Hermans knocks it out of the park with a frighteningly brutal map unlike virtually the rest of STRAIN, following in the footsteps of Doom II's "Spirit World". I say brutal because, well, it's not especially balanced from pistol start. You'll have to punch your way through several imps before prying a shotgun from a sergeant's fingers, then taking care to avoid the cascade of imp fireballs as they blink from ledge to ledge to get a shot at you while you clear out the half-world you're in. Once you grab the red key you'll see some more traditional structures, though swamped with Holo-bots, before moving on to another visually striking portion, where thin red lines trace along the pitch black walls as you battle demons in the dark. The final arena is just as gorgeous, with blood trails edging toward the Demon Lords which you can gleefully dispatch with the toss of a switch. Just watch out for those Polydrones. Excellent stuff.

by Ron Allen
A nice, mastodonic underground techbase that shows evidence of its destruction, like the massive fissure to the west of the starting area. It's one of the most balanced standalone maps I've played so far and not very difficult, all told. Mainly some puzzle-elements on top of the monsters you'll be slaughtering. The northern section is probably the toughest, on account of its long-distance imp turrets and roaming cacodemons, though you're enduring crossfire in pretty much every direction you take. I particularly like the secret sequence accessed toward the end of the map, which takes you through virtually all the previously inaccessible portions of the base. Standout encounter, eh, probably the first shootout you have to the east. It's pretty low-key but fun to pick off all those infighting imps.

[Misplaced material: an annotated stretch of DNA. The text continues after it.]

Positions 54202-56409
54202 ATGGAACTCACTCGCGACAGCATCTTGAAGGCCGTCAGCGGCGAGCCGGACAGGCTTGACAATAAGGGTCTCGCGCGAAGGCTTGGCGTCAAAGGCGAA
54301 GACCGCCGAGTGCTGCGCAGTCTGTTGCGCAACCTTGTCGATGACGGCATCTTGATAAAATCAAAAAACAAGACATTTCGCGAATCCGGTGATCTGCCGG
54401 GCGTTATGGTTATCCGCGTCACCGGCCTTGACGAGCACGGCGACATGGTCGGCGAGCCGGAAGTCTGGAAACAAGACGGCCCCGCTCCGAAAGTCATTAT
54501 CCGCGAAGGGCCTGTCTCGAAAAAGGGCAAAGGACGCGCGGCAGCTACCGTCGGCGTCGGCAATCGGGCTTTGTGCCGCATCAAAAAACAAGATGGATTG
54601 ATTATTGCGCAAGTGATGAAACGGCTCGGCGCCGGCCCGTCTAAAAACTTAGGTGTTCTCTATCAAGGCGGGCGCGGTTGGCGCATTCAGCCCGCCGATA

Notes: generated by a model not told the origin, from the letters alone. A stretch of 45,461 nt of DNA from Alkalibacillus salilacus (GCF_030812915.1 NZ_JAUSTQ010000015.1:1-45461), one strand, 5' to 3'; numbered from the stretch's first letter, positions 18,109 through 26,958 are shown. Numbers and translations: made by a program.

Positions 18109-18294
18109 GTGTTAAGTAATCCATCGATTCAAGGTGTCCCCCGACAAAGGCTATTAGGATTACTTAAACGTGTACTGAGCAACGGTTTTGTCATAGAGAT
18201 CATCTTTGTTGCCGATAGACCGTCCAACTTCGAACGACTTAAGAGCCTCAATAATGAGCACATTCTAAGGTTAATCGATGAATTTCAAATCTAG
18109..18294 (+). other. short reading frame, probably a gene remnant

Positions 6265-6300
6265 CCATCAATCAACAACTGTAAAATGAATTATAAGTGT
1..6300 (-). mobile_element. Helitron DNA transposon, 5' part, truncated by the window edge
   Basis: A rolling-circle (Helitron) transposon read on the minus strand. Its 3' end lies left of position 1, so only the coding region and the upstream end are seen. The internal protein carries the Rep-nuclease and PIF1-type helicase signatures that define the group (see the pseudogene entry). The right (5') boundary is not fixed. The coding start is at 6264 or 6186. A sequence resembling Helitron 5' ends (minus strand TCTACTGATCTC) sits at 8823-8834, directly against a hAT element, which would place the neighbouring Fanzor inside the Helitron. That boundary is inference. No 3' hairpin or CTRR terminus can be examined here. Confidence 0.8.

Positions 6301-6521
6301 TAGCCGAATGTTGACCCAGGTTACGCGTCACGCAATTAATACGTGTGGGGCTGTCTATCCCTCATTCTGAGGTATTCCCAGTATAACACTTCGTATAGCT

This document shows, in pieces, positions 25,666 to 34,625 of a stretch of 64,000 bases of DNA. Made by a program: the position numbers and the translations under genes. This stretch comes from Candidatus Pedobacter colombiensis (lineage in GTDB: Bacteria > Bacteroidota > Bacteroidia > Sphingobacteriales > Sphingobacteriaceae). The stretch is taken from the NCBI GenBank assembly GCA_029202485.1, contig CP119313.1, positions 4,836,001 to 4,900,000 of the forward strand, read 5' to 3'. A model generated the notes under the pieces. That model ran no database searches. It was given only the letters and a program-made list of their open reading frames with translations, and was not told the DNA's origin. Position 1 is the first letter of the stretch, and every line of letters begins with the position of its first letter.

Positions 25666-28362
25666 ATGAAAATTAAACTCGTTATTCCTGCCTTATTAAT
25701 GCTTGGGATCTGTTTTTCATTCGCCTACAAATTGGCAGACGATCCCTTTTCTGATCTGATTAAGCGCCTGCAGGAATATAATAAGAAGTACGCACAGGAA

by Jon Landis and Rich Johnston
Pretty much every other boss shooter map, excepting its blue / green / gray color scheme and pretty architecture. And, uh, good luck getting the lift the head is mounted on to sync to any of the four lifts you can shoot from. Otherwise, you could be waiting awhile. A decent end to STRAIN, however.


This post is part of a series on
Doomworld's Top 10 WADs of 1997

RequiemEternal Doom
MordethThe Talosian Incident
Dawn of the DeadHell Revealed
Hell's EventideCHORD_NG

This post is part of a series on
the Serenity series



  1. Re: the nukage maze in map15; because both 'damaging floor' and 'light flickers' are sector types, they're mutually exclusive. So any sector where the light flickers can't be damaging.

    1. File this under "Things about Doom you just found out". Good to know!

  2. Years later, another observation: maps 11 and 12 were originally one map. It got split because (a) the person originally doing map12 was a shiftless flake who didn't come through (i.e. it was me :-) ) and (b) map11 got so large it broke the save game buffer.

  3. MAP23 is named "Dispensary Alpha", not Dimension Alpha.

    1. whoa, that one was up there a long time. fixxed!

  4. One thing I thought was a particularly nice touch was the very first appearance of the BFG trooper (on UV/NM) on map08. There's only one of them, and it's in the middle of the bizarre blue and black maze; the fact they don't appear again until map19, the fact that lone trooper is easy to kill (so most players won't realise how deadly it really is), and the general weirdness of the area, makes it all the more alarming if it ends up firing and killing you.